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Help! Snowboarder needs skis!

post #1 of 11
Thread Starter 
I am a boarder and introduced my wife to skiing. I am not one of the punks with my boxers exposed. Well I have decided to split my time 50/50 so I can hang with my wife on the slopes.
-I have only skied for 4 hrs and had problems with the wedge because of my duck foot habit from boarding. How can I fix this?
-I felt comfortable with parrallel turns on the green & blues however my turns were not really well linked.
-I think I have made excellent progress for one day. How long should I wait before I pick up the pace? Should I wait until I am no longer skidding my turns before moving to reds? It is more difficult to control your speed than with a snowboard
- I have seen 2 skis for sale that look like great bargains. Anybody have any opinions? Head Xenon 5 & Head Monster IM70 lightening "old stock but unused" both 170cm
- I weigh 180lbs and 6'1" or 185cm
Any opinions that may help me through the learning curve are certainly appreciated.
post #2 of 11
Thread Starter 
I do not plan on giving up snowboarding though. If you add a foot of the fresh stuff the skiis may remain in the car.
post #3 of 11
any reason you can't snowboard while your wife skis??
post #4 of 11
Thread Starter 
My wife is still a begginer and I hate walking through the flat spots. I have learned to ride switch already playing on the easier slopes.
post #5 of 11
Thread Starter 
I bought Head I-TYPE boots today. I just need to find an awesome deal on skis.
post #6 of 11
Quote:
Originally Posted by ttchad View Post
-I have only skied for 4 hrs and had problems with the wedge because of my duck foot habit from boarding. How can I fix this?
Don't bother. Wedging is something that they teach people to get them through the first couple of days, other than that it's fairly useless. It sounds like you've learned some reasonable facsimile of a parallel turn, use that instead. Or learn the hockey stop (the same idea as a heel-scrape on a board) and leave the wedge behind.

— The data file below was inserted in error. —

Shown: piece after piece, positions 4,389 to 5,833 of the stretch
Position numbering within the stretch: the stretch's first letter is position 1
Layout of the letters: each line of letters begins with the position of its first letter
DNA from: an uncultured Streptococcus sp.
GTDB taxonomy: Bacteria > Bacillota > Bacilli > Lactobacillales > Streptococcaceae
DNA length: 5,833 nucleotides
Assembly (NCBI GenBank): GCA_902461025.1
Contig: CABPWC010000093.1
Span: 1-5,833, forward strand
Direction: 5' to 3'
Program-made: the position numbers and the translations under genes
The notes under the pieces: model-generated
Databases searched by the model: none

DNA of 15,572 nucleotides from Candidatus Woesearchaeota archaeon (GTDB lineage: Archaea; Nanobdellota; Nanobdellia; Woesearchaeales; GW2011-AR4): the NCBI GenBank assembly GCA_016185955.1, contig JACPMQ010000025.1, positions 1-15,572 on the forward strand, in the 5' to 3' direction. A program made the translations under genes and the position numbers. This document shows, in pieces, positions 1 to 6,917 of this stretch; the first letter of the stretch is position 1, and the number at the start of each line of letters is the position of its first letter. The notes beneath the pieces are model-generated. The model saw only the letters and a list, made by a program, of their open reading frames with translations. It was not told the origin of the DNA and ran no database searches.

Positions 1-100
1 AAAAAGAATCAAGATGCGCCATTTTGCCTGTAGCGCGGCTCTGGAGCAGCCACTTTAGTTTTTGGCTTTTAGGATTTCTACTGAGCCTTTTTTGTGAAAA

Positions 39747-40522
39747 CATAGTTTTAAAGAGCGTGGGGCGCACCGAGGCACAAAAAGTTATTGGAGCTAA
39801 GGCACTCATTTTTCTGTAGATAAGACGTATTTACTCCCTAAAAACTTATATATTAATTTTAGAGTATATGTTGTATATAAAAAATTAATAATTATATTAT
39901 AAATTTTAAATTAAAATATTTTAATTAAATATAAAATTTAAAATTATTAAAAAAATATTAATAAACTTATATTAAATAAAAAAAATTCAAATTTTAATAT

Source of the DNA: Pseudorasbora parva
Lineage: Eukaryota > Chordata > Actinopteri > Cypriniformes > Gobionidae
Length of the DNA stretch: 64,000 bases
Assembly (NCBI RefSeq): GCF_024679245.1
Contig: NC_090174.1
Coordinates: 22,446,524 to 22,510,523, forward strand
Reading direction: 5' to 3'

Quote:
- I have seen 2 skis for sale that look like great bargains. Anybody have any opinions? Head Xenon 5 & Head Monster IM70 lightening "old stock but unused" both 170cm
The Monster is a decent ski. Whether it's the right one for you, I can't say. Don't know about the Xenon.
post #7 of 11
Thread Starter 
Thanks Walt!
It feels strange to take off the snowboard after a Black Run only to struggle with reds and blues all over again.
Atleast now I can face my problems and not worry about a blind side. The snowboarders worst enemy. I stopped wearing an IPOD in fear not hearing someone.
post #8 of 11
Well ttchad, you still have a blind side...nowadays one should have eyes with a spheric field of view...
Anyhow, me too I don't know about the Xenon 5 but the Heads IM 70 are quite a nice ski...I see on last year catalog that the Xenon are listed as ski for low-intermediate...the Monster are the "allmountain" line, so may be targeted to skier a bit omre advanced that those for the Xenon, but since you're an experienced snowboarder, your progresses should be quick...did I mention "take a lessons or two"? Well, that would be a good thing to do. An instructor will be able to phase you in much quickly than anything else...
As for the ipod, I use a Giro helmet with tuneup and it's ok....I can hear external noises sufficiently well (also I don't listen to music all the time)
post #9 of 11
Quote:
Originally Posted by ttchad View Post
I stopped wearing an IPOD in fear not hearing someone.
You're learning fast grasshopper.

If you wan't, I will be willing to give your wife private lessons - free of charge.

Congrats on the crossover, going both ways it very satisfying - so I'm told.
post #10 of 11
Thread Starter 
Quote:
Originally Posted by Nobody View Post
..did I mention "take a lessons or two"? Well, that would be a good thing to do. An instructor will be able to phase you in much quickly than anything else...

I wish this were an option. I am in Southern Italy and speak very llittle Italian. Our resort Roccaraso does not have any english speaking instructors.
Once I get a hang of things I will be asking alot of questions regarding form and posture.
The one tip that helped out most boarding was to hold your pockets. This caused you more or less to only use your lower body and helps with dynamic carving.
post #11 of 11
You're in Southern Italy (Well, that's really Central Italy)? For how long?
Will you have any chance to come up north?
If yes, any of the resort in Northern Italy (even the smallest) should be equipped with English speaking instructors (in my area there's a "sensible" quantity of Britons coming thanks to Rayanair cheap airfares)
If you can't, well, I'm sorry for the language barriers, I'm baffled by that, English language is a subject of study at school since a long time, I would guess that even in the area there people (including instructors) would speak at least some rudiments...
Well, good luck to you and your family then. And welcome to Italy!
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